CELLULAR RESPONSES OF PRIMARY HUMAN BRONCHIAL EPITHELIAL CELLS TO WHOLE CIGARETTE SMOKE EXPOSURE.
This study by researchers at GlaxoSmithKline (GSK) demonstrated that MatTek’s EpiAirway human airway in vitro tissue model combined with the Vitrocell system provided a more physiologically relevant model for studying the effects of cigarette smoke exposure. Rationale: Traditional approaches towards examining the cellular effects of cigarette smoke exposure in vitro have largely relied on the use of cigarette smoke condensates which represent only the particulate or media-soluble phase of whole cigarette smoke. In order to establish a more physiologically relevant model, researchers at GlaxoSmithKline (GSK) used the Vitrocell system for exposing human primary bronchial epithelial cells (HBEs) (EpiAirway, MatTek), fully differentiated at the air liquid interface (ALI), to mainstream whole cigarette smoke. Methods: HBEs were exposed to diluted whole cigarette smoke (20%) or clean air for one hour duration using Vitrocell cell exposure chambers. Conditions mimicking acute (single) vs chronic (repeated) smoke exposure were established. After the final exposure, cells were returned to ALI culture and basolateral medium was examined over next 24-48 hours for secreted cytokines, chemokines and growth factors using Luminex technology. Cells were also analysed for changes in gene expression using Taqman RT-PCR. Results: Cell viability was confirmed using MTT assays and secretion of soluble mediators assessed. After repeated exposures the levels of IL-1ƒ¿, IL-1ƒÀ, IL-8 and GM-CSF were increased whereas RANTES, IP-10 and IL-6 were decreased. Distinct roles for NF-ƒÈB, p38MAPK and steroid sensitive signaling pathways in mediating these changes were demonstrated using specific inhibitors. Cigarette smoke exposure also led to an increase in MUC5AC gene expression as assessed by Taqman real time PCR, whereas genes associated with epithelial monolayer integrity and tight junction formation, were downregulated upon repeated exposure. Conclusions: These data demonstrate the utility of the Vitrocell system in providing information with respect to disease relevant mechanisms through the identification of cellular responses, signaling pathways and biomarkers associated with cigarette smoke exposure.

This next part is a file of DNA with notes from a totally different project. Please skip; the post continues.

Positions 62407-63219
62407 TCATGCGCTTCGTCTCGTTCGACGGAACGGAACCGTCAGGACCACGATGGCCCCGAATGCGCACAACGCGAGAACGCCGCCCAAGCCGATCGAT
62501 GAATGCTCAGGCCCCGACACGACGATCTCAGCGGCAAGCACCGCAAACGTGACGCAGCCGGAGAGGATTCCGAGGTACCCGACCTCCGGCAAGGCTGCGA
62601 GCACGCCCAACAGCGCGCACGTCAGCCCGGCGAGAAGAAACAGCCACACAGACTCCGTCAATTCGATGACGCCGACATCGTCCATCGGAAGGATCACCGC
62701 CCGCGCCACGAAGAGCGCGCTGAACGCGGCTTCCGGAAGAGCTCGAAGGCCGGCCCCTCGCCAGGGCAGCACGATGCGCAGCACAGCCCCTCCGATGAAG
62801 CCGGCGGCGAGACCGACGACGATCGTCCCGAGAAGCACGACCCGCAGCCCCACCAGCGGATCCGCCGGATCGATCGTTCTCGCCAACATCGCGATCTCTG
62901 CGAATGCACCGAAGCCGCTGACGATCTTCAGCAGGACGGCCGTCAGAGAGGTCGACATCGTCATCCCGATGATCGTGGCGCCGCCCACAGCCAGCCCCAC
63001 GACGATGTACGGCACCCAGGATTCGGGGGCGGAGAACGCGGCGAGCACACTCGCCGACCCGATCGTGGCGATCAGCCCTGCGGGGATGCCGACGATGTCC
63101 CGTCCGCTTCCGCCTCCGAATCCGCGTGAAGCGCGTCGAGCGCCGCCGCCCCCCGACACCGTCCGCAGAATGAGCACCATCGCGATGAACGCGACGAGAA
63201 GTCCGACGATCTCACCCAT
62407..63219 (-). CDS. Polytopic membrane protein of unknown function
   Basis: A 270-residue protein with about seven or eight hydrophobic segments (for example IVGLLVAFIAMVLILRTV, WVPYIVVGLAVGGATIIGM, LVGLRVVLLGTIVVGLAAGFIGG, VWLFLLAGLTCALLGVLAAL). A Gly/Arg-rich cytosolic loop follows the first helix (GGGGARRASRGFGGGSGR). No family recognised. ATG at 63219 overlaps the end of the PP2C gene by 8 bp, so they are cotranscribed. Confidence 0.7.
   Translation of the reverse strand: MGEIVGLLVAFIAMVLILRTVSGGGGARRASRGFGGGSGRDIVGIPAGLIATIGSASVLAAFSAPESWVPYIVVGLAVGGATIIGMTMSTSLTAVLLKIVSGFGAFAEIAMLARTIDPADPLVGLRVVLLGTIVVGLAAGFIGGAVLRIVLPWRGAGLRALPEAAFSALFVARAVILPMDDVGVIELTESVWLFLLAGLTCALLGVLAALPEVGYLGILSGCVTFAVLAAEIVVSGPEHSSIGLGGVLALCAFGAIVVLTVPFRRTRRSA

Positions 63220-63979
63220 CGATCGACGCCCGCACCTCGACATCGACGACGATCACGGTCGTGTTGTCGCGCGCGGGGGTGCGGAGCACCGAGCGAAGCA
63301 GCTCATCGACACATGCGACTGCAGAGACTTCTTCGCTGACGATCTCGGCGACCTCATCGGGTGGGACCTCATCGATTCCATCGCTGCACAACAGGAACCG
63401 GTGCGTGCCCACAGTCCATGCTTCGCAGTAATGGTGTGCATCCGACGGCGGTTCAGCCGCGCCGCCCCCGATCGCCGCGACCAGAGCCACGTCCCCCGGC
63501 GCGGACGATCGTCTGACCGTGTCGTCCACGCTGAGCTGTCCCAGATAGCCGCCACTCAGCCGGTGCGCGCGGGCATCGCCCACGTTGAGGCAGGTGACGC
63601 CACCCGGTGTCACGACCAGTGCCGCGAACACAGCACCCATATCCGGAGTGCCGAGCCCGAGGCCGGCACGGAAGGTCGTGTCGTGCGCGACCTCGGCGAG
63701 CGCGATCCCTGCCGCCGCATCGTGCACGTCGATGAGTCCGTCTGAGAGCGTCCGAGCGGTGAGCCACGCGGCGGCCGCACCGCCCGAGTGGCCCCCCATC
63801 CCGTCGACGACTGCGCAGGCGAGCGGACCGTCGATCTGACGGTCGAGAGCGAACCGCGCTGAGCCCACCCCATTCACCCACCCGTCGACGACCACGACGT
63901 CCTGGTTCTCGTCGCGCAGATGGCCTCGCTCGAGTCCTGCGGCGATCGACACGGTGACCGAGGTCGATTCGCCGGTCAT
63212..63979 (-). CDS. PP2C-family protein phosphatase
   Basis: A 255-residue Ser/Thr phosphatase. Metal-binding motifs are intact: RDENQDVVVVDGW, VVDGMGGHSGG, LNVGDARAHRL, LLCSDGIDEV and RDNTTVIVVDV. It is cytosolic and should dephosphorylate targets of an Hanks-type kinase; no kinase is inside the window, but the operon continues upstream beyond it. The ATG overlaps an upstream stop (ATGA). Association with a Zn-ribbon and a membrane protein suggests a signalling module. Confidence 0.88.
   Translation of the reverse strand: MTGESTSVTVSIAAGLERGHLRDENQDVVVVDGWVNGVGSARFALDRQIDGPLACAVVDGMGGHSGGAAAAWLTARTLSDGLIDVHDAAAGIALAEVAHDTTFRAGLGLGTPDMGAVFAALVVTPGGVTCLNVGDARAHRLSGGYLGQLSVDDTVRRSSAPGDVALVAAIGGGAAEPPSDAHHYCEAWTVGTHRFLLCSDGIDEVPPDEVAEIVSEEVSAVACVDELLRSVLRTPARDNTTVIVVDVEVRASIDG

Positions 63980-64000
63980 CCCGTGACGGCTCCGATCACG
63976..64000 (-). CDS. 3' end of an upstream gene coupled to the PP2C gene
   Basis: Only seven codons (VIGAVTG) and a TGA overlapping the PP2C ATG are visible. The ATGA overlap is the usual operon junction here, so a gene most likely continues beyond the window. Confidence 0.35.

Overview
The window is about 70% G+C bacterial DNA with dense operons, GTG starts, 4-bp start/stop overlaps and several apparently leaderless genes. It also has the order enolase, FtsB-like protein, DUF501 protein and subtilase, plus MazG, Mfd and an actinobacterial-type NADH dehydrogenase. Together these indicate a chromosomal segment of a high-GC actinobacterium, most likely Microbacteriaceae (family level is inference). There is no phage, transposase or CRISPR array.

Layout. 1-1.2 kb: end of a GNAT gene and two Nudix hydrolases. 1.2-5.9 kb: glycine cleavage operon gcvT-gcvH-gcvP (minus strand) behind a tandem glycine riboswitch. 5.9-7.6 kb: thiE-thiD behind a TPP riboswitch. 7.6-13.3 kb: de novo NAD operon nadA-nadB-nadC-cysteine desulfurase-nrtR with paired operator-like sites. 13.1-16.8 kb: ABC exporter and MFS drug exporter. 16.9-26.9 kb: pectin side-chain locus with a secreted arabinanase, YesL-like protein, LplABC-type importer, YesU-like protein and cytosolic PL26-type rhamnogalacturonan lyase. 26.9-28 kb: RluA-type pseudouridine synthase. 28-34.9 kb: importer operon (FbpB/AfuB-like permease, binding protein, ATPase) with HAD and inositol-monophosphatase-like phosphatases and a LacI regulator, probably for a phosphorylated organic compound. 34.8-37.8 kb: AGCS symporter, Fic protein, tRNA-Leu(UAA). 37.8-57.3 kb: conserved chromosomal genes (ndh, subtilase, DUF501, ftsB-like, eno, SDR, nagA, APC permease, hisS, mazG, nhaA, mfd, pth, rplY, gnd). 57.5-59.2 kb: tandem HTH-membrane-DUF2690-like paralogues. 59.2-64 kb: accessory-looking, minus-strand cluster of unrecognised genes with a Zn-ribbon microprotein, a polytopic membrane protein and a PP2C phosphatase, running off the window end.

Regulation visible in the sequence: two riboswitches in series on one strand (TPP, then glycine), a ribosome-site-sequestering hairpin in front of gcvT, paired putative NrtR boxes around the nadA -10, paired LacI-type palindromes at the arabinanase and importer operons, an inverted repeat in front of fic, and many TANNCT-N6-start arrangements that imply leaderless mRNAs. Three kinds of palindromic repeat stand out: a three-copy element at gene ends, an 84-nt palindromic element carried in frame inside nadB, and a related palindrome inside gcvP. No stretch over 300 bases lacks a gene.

AIR-100-PC12, Acute exposure, Biomarker, Biomarkers, Cigarette smoke, EpiAirway, IL-1a, IL-1a, IL-6, IL-8, IP-10, MUC5AC gene expression, NF-„KB, P38MAPK, Repeat exposure, TEER, VEGF, Vitrocell
Cigarette smoke , Dexamethasone, IKK2 inhibitor, TGF-b, p38 inhibitor
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